Insubstantial Wages by William Droel
It’s published in Wall Street Journal, so it must be true. It’s an essay about wages by Michael Lind. He begins with a quotation from Adam Smith (1723–1790), a theorist for modern capitalism. For capitalism to thrive, Smith says employees must get a family wage.
Family wage is a principle of Catholic social doctrine. A slogan from Unite Here, a union of hotel workers with headquarters in Manhattan, is a good paraphrase of our Catholic principle: “One Job Should Be Enough.” Our US bishops described a family wage in their 1919 Program of Social Reconstruction. Pope Pius XI (1857–1939) has it in his 1931 encyclical Reconstructing the Social Order, as does Vatican II (1962–1965). St. John Paul II (1920–2005) also writes about it. The idea is that one wage earner should be paid at least enough to support a family, including its education needs, some funds for leisure, and some for modest savings. The amount of that wage can differ by location and by the type of job. A family can have a second wage earner, but the family’s survival should not depend on that arrangement. St. John Paul II emphasizes that the measure of a society’s justice is its wage structure. All other compensations and social policies and management plans are accessories.
Lind says that our economy does not abide by the family wage principle but uses a model he calls low-wage/high-welfare. Many employees get inadequate pay but stay afloat through the earned-income tax credit, food stamps, housing vouchers, and more. In other words, as Lind writes, “taxpayers pay to rescue workers whose work does not pay enough.”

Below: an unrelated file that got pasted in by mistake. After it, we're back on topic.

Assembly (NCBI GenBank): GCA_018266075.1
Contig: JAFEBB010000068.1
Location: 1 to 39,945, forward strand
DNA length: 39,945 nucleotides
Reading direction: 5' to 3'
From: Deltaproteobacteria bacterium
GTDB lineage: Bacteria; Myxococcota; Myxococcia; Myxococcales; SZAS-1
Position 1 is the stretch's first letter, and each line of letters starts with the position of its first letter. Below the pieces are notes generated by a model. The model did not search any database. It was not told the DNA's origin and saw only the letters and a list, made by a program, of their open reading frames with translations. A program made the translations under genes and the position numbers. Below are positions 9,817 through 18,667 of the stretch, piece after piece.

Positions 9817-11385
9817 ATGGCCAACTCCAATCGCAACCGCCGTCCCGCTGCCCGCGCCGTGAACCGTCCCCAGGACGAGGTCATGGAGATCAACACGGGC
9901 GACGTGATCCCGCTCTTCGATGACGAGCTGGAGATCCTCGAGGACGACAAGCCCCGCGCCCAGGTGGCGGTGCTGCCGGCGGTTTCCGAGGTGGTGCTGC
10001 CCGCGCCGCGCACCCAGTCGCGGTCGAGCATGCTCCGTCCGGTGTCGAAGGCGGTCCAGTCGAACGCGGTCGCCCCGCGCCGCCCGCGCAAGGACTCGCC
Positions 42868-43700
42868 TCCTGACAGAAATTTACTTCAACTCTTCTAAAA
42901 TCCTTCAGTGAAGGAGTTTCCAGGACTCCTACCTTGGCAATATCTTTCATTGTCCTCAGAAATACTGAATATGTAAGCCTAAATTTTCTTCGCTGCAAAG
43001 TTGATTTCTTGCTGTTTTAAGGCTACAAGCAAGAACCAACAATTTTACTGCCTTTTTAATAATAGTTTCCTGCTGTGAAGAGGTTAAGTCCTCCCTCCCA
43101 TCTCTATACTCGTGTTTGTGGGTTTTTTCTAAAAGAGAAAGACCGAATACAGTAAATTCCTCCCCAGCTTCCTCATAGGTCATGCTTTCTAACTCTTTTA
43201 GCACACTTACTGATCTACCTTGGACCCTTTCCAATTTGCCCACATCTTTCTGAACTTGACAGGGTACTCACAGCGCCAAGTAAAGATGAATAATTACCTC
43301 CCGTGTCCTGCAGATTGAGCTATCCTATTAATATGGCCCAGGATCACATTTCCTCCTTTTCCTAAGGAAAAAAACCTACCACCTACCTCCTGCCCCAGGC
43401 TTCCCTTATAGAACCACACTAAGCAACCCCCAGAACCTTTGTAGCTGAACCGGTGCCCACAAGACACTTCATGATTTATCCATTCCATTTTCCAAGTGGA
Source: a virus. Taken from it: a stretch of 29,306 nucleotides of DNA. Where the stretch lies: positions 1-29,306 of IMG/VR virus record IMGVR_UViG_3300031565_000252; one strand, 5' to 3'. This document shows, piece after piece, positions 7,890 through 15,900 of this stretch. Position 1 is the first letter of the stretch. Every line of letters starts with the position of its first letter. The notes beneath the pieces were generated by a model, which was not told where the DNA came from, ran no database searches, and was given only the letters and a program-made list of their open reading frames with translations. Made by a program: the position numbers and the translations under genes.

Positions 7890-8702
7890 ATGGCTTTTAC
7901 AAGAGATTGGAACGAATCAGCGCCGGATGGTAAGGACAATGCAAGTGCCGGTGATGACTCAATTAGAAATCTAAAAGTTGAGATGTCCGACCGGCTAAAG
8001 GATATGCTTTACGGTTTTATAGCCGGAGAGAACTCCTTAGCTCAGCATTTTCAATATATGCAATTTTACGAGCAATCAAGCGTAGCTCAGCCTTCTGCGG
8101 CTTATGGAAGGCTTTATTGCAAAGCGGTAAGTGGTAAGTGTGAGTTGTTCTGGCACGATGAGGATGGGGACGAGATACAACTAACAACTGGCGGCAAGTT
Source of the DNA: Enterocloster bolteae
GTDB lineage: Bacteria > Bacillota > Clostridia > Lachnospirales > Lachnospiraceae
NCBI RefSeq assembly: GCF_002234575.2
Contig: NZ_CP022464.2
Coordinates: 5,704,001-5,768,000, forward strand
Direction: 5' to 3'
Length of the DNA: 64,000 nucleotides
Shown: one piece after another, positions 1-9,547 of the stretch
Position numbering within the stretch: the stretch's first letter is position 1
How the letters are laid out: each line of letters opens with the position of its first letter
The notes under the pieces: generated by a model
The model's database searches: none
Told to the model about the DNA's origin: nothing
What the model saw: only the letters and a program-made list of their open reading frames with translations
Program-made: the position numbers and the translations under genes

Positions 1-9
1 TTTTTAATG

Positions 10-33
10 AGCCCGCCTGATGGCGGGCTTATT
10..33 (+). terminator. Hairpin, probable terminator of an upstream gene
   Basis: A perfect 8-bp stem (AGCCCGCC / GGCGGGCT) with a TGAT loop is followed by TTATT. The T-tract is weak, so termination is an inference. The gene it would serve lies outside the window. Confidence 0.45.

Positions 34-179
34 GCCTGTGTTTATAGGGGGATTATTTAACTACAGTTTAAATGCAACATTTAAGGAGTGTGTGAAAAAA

Lower wages allow for lower costs, which benefit some consumers. For example, middle-class and upper-class families are winners in the low-wage/high-welfare economy when they hire housekeepers or landscapers. The losers are taxpayers, and of course the underpaid.
Matthew Desmond in Poverty, By America (Crown, 2023) agrees. Poverty resists elimination despite charitable endeavors and social welfare because some people benefit from the poverty of others. “Poverty is an injury, a taking,” says Desmond. Normally, people are unaware of how their lifestyle depends on the perpetuation of poverty. However, Desmond’s book makes it plain, using many examples, including our tolerance for insubstantial wages.
There’s a corollary to the principle of a just wage. Because an employee agrees to a sub-level wage, the criteria for justice is not met. Adherence to this aspect of Catholic doctrine means, for example, that a pastor cannot morally pay a teacher less than a just wage because the teacher understands the job as a vocation. The standard is objective, not subjective. That standard does, however, take into account that a just wage in a small town, for example, might be lower than a comparable wage in Manhattan.
There is plenty of room for debate as to how to achieve just wages. Lind mentions collective bargaining, but he is not happy about a bargaining unit at one Starbucks and then a different unit at the next Starbucks. He suggests sector or multi-employer bargaining might be better. This idea is like the Catholic idea of an industry council plan. ♦
William Droel is the editor of Initiatives, a printed newsletter on faith and work (sign up for a free subscription here), and the author of Monday Eucharist, available from the National Center for the Laity (PO Box 291102, Chicago, IL 60629; $7).
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